Chagas cardiomyopathy and ischemic stroke
Neurology Department, Sarah Hospital, SMHS, CEP 7330-150, Brasilia DF, Brazil.Expert Review of Cardiovascular Therapy 02/2006; 4(1):119-30. DOI: 10.1586/14779072.4.1.119
American trypanosomiasis, known as Chagas disease is a major cause of cardiomyopathy in South America. Irreversible damage to the heart can appear 10-20 years after chagasic infection. The relationship between Chagas cardiomyopathy and ischemic stroke has been reviewed. Significant variables that predict ischemic stroke in chagasic patients have been identified: apical aneurysm, cardiac insufficiency, electrocardiogram arrhythmia and female gender. Chagasic cardiomyopathy should be included in the differential diagnosis of the etiology of stroke, being a potential source of cardioembolic stroke.
- European Journal of Neurology 06/2007; 14(5):e8. DOI:10.1111/j.1468-1331.2007.01721.x · 4.06 Impact Factor
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ABSTRACT: Chagas disease, endemic in rural areas of Mexico, Central and South America, is caused by the protozoan parasite, Trypanosma cruzi, which is spread by the Reduviid bug and also by transfusion or organ transplant. Transmission of the organism from asymptomatic donors to immunocompromised recipients, leads to clinically apparent disease. With recent immigration patterns, T. cruzi is now becoming an increasing problem in non-endemic areas of North America and Europe. Blood screening tests for T. cruzi are being developed, and one test is currently licensed by the United States Food and Drug Administration and has been implemented in some US blood centers. This study alternatively investigates the potential for a novel DNA-intercalating photosensitizer, thiopyrylium (TP), to inactivate T. cruzi in red cell suspensions. With complete inactivation using 6.3 microM of TP and 1.1J/cm(2) red light treatment, results suggest that the organism is highly sensitive to photoinactivation under conditions much less stringent than those that have been previously demonstrated to maintain red cell (RBC) properties during 42 day storage.Transfusion and Apheresis Science 09/2007; 37(1):23-5. DOI:10.1016/j.transci.2007.03.014 · 0.77 Impact Factor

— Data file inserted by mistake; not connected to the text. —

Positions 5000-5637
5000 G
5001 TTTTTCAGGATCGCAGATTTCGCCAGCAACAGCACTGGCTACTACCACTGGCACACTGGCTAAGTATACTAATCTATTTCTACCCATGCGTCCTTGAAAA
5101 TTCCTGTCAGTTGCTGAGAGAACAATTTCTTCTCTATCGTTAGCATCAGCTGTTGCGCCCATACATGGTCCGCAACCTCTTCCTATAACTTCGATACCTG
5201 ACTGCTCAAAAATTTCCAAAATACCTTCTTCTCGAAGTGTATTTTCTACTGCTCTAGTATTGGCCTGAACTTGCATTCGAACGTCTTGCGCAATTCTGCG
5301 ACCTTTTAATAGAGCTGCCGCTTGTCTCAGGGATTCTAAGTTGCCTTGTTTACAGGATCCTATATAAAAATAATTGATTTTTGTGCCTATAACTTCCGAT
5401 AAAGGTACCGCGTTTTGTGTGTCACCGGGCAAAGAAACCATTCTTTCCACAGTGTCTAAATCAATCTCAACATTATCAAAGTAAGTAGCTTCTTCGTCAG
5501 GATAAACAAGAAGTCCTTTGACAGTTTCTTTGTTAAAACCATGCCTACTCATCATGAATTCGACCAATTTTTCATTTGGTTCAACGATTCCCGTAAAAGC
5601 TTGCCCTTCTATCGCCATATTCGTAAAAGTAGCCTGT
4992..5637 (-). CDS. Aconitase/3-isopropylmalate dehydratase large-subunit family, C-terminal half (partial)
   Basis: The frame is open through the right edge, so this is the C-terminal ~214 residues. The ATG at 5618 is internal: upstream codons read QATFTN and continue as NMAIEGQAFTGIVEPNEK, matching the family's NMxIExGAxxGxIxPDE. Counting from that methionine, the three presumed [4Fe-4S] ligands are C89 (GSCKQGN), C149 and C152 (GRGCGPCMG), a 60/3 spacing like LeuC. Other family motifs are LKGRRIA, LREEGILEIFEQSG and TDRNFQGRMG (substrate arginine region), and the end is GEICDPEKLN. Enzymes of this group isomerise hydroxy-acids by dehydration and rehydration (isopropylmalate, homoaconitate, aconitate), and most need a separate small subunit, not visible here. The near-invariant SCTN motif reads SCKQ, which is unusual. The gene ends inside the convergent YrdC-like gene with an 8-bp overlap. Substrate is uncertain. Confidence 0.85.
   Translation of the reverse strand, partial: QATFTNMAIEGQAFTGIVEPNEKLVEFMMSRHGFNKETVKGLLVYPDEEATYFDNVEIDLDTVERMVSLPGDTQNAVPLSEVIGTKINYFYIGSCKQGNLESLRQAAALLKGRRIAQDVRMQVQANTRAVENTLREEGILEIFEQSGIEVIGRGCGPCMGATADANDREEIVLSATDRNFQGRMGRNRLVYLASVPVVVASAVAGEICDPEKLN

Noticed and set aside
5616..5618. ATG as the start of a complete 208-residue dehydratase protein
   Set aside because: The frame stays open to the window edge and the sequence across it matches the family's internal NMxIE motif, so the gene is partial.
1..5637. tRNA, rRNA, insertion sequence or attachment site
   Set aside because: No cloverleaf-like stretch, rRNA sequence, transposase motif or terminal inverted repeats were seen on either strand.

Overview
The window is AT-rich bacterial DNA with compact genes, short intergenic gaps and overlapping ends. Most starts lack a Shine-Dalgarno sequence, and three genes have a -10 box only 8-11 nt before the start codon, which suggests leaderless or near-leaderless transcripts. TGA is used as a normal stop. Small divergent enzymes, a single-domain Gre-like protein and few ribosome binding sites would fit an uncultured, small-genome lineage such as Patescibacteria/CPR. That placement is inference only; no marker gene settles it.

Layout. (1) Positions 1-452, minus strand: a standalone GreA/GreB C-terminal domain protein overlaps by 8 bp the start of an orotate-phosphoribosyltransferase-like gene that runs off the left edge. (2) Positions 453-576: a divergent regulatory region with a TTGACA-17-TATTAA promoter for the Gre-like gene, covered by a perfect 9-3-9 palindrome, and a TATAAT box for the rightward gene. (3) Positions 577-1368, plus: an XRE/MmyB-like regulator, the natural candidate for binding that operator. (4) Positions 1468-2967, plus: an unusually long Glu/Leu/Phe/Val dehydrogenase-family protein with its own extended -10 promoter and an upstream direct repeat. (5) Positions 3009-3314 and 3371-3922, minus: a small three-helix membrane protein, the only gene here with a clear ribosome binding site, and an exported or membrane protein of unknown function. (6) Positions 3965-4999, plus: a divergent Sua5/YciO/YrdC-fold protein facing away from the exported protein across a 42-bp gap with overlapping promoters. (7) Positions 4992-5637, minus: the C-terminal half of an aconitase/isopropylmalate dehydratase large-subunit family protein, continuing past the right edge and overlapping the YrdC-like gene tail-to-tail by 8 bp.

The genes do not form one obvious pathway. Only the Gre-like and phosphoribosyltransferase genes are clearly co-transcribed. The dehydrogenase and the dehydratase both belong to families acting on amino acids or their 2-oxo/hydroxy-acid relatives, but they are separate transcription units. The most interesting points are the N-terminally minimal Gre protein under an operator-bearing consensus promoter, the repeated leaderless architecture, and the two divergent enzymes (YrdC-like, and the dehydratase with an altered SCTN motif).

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ABSTRACT: American trypanosomiasis, also known as Chagas' disease (CD), is a major public health problem and a frequent cause of chronic cardiomyopathy and stroke in South America. The role of CD as an independent stroke risk factor is reviewed. Chronic cardiomyopathy can appear 10-30 years after the initial infection and affects about 30% of CD patients. Cardiac arrhythmias, congestive heart failure, apical aneurysm and mural thrombus are potential embolic factors that partially explain the genesis of chagasic stroke. Prevalence of apical aneurysm and mural thrombus in CD stroke patients has been estimated in 37 and 11.7%, respectively. Nevertheless, not all stroke chagasic patients have a severe myocardiopathy. Stroke may also be the first manifestation of CD in patients with mild or undetected systolic dysfunction. The diagnosis of CD may be established after stroke presentation in around 40% of patients. Awareness of stroke risk in chagasic patients is very poor and has been estimated in less than 5%. Chagasic cardiomyopathy is a neglected, frequently unrecognized, source of cardioembolic stroke in South America. Educational and prevention programs should be performed in order to prevent this complication of the chronic form of CD.Transactions of the Royal Society of Tropical Medicine and Hygiene 12/2007; 101(11):1075-80. DOI:10.1016/j.trstmh.2007.06.007 · 1.84 Impact Factor
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